LifeWorks, a leading provider of digital total wellbeing solutions, released its monthly Mental Health Index, revealing a negative mental-health score among Britons for the 19th consecutive month.
- Overall mental-health score of -10.6 compared to the pre-pandemic benchmark, a slight decline from the previous month.
- Nearly one-quarter (24 per cent) of Britons reported that work has hindered their mental wellbeing during the pandemic, an increase from 22 per cent before the pandemic. This group has a mental-health score more than 11 points below the national average.
- Twenty per cent of respondents reported that they feel in crisis or have concerns about their ability to cope. These groups have mental-health scores more than 23 points below the national average.
Younger Britons, parents and managers are experiencing feelings of crisis and inability to cope with mental health concerns at a disproportionate rate:
- Thirty-five per cent of individuals under 40 indicate that they feel in crisis or have concerns about their mental health and their ability to cope, while only 12 per cent of individuals 50 and older report the same.
- Parents are twice as likely as non-parents to indicate that they feel in crisis or have concerns about their mental health and their ability to cope.
- Managers are more than 60 per cent more likely than non-managers to report the same concerns.
Comments from managing director, U.K. and Europe, Philip Mullen
“Britons’ mental health continues to be a major concern both inside and outside of the workplace, with many approaching a point of crisis or felling unable to cope. As many regions across the country continue to experience pandemic-driven uncertainty due to changing reopening plans, our research demonstrates that ongoing support at the individual level is critical to ensure that employees feel supported physically, socially, financially as well as mentally. The wellbeing of employees has direct implications on business results. The organisations that prioritise investments in employee wellbeing will be the most successful in both the short- and long-term.”
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Deteriorating workplace relationships have impacted mental health, isolation productivity:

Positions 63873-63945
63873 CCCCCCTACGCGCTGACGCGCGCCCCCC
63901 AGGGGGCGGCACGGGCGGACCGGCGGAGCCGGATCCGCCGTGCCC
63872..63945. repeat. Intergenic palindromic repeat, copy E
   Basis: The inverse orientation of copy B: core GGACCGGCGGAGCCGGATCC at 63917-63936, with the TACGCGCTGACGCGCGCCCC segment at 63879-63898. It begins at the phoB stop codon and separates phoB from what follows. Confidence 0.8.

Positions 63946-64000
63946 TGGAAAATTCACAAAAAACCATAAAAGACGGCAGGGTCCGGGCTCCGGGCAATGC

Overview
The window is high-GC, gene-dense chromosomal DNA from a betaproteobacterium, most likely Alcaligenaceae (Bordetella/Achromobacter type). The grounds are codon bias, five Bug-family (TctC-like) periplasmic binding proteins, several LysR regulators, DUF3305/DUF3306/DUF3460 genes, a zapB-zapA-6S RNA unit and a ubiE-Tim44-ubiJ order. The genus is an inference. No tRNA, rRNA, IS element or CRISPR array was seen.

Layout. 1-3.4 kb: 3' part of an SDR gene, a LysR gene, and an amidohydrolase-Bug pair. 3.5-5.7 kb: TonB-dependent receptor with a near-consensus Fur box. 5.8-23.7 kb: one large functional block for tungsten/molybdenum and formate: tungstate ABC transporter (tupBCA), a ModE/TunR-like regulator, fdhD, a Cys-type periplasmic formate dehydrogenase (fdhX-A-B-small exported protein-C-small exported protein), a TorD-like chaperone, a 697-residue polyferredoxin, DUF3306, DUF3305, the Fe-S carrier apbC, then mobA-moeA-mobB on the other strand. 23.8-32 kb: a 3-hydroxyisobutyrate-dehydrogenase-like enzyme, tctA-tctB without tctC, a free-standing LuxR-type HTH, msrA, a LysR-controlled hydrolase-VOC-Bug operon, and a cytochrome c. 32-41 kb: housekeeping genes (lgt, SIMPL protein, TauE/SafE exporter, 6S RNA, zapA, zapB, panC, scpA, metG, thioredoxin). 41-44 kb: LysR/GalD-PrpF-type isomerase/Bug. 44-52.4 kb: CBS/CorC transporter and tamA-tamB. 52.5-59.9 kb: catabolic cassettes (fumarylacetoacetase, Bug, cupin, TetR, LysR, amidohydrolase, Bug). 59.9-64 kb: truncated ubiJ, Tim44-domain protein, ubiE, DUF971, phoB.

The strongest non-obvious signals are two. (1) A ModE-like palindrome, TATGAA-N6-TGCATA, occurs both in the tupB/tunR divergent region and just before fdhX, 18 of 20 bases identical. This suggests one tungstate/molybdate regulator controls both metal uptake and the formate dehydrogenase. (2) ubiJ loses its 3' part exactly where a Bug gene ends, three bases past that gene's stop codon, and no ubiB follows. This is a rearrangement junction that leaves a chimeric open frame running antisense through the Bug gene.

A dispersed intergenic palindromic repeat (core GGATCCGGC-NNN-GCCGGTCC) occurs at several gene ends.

- Ten per cent of respondents report their experiences with work peers have not been positive since the onset of the pandemic, an increase of three per cent since before the pandemic. This group has the least favourable mental-health score (-25.4).
- Respondents who indicate their experiences with their work peers have not been positive since the pandemic began also report an isolation score 13 points below the national average.
- Thirteen per cent of respondents report that their experiences with their manager have not been positive since the pandemic began, an increase of two per cent since before the pandemic. This group has a productivity score more than nine points below the national average.
Comments from global leader and senior vice president, research and total wellbeing, Paula Allen
“The relation between employees and their managers has been strained during the pandemic, given the strains on each and the changes in the manager of interaction. It is important to realise that this relationship is a major factor in employees’ work experience and wellbeing. Organisations can help with tools and training for managers, and supports that help each party deal with their respective strains. Retention and employee wellbeing are more connected now than ever before.”
The full U.K. LifeWorks Mental Health Index report can be found here. This month, the report includes additional insights on the impact of work on mental wellbeing, deteriorating physical wellbeing and more.
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